March 21, 2020

On the 2020 Pandemic . . .

I went to bed last Thursday and was restless. Kyle was still in the kitchen working on plans for his students while I just tossed and turned. Schools were closing in states near us, and I had a feeling we would be next. Around midnight, just as I was dozing off, Kyle came into the bedroom, put his hand on my leg and whispered, "All Michigan schools are closing until after spring break."

And I was up.

I spent that night on the couch in the basement. I felt sick to my stomach. I was thinking about my kids, about people getting sick, about the kids for whom 3 weeks at home was not a pleasant thought. I thought about my dad, going house to house doing everyone's taxes. I thought about my sister having a baby in 2 months. I thought about my kids' baseball and soccer schedules. I thought about what this would do to my business. CAMP! I wondered if kids would be back in school on time for our outdoor education programs. Would school go further into the summer? Will the economy hold up? So many questions. So much uncertainty.

I was interviewed by a writer from a national magazine yesterday about how this is affecting my business and felt like an idiot, because I responded with "I don't know" or "It's hard to tell" to more than half of the questions.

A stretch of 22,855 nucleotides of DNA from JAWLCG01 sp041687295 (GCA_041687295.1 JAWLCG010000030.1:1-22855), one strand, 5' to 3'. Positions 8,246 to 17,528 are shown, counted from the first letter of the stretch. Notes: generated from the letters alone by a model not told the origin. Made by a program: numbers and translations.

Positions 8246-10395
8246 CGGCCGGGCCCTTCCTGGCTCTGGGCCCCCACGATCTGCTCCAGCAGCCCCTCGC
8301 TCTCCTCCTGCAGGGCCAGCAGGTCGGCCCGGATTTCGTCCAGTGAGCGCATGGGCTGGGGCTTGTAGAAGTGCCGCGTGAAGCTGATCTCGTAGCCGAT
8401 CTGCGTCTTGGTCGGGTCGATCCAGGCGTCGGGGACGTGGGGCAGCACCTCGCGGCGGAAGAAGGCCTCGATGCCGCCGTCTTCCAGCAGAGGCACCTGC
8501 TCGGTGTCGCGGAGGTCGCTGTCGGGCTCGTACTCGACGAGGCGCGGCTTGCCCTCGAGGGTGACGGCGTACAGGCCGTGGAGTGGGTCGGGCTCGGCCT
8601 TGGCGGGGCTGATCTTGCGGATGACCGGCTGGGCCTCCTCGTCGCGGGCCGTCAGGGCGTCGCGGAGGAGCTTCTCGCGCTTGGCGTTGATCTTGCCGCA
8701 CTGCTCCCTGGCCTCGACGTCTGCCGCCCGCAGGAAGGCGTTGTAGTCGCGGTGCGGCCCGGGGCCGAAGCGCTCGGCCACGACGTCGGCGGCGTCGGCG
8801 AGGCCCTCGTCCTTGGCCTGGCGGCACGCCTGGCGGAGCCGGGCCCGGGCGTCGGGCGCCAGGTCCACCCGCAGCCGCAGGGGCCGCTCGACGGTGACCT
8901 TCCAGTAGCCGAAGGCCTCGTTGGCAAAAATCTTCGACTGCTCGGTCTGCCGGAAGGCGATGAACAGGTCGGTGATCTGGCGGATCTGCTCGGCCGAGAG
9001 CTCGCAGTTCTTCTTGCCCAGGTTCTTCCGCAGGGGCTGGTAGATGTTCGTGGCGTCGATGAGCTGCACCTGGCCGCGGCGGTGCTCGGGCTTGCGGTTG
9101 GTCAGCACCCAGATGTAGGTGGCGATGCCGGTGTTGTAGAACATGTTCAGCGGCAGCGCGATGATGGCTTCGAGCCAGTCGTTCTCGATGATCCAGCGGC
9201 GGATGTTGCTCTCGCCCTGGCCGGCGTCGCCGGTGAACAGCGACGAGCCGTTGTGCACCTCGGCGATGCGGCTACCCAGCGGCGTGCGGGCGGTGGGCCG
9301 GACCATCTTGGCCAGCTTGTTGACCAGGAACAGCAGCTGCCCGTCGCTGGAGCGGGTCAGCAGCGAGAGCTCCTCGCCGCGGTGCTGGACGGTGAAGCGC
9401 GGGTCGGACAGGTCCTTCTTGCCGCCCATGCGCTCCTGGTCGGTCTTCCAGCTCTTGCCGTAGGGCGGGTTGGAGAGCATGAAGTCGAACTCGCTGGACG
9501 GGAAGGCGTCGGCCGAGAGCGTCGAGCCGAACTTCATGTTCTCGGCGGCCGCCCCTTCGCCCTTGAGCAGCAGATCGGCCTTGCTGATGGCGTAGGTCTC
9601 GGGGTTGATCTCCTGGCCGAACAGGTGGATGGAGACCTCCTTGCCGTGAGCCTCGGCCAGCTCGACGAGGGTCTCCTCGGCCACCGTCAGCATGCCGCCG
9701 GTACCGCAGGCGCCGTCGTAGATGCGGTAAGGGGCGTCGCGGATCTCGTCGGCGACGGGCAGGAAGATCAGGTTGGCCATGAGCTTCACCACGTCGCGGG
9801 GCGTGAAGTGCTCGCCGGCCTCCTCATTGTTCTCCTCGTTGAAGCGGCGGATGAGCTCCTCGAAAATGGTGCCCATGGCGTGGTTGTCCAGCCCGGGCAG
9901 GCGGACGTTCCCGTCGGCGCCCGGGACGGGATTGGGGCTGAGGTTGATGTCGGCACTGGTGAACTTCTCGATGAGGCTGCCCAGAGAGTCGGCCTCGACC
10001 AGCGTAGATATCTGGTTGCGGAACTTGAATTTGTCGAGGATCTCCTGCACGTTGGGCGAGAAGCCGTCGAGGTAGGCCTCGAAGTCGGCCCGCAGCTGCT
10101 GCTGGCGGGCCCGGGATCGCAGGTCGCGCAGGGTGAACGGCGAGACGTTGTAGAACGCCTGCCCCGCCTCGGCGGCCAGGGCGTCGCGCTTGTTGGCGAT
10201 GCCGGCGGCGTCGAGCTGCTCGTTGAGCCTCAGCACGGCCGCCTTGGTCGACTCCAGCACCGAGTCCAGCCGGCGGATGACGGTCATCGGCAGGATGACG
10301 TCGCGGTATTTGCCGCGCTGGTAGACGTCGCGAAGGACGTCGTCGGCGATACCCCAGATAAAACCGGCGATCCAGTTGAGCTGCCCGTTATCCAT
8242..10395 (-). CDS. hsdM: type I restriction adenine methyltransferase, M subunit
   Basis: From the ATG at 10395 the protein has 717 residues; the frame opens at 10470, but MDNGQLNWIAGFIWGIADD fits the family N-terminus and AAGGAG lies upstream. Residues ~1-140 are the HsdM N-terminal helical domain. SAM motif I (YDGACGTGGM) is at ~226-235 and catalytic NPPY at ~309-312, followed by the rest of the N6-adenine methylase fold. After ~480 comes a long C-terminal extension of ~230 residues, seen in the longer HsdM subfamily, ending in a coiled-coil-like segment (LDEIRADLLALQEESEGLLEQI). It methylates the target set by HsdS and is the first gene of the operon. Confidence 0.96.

Will your business recover? I don't know.
How much of an impact will this have on your family's income. It's hard to tell.

Ok, bye.

"Uncertain" and "unknown" are two words that have been overused for the last week, but they apply. These are weird days. Or as every email I've received from businesses responding to the Novel Coronavirus have called it . . . "uncharted territory." Everyone is using the same words, because we haven't developed vocabulary to use yet.

Two weeks ago, I cried one night to Kyle about how empty I was feeling. I had nothing left to give. I was creatively tapped, emotionally drained and physically exhausted. Our schedule was overwhelming and responsibilities felt heavy. Also, March is reading month, which is always a pretty big fail for me. I told him that I just wanted a break from the routine.

Today? I would give anything right now to be filling out reading logs and shuttling kids to practices.

August 3, 2019

Parenting FOMO

I'm trying to remember how long it took me to get over parenting FOMO.

With Jack, I wanted to be at everything and keep everything, because I was afraid of missing something. Papers, school programs, class parties . . . I wanted to make sure I was there for it all.

But over time it occurred to me that I was going to be doing all of these things FOUR TIMES. Parenting fear-of-missing-out became parenting dread-of-going-to-one-more-thing. You guys . . . Ben, CLaire and Hattie all doing the 4s and 4+ preschool years I'll sit through SEVEN PRESCHOOL GRADUATIONS. Claire's end of the year Kindergarten program was exactly like both of her brothers' programs.

Before you say it, I'll say it . . . it's not about me. It's about them. I know. I'm not saying I shouldn't go, and I'm not even complaining about going. I'm just no longer afraid of missing out.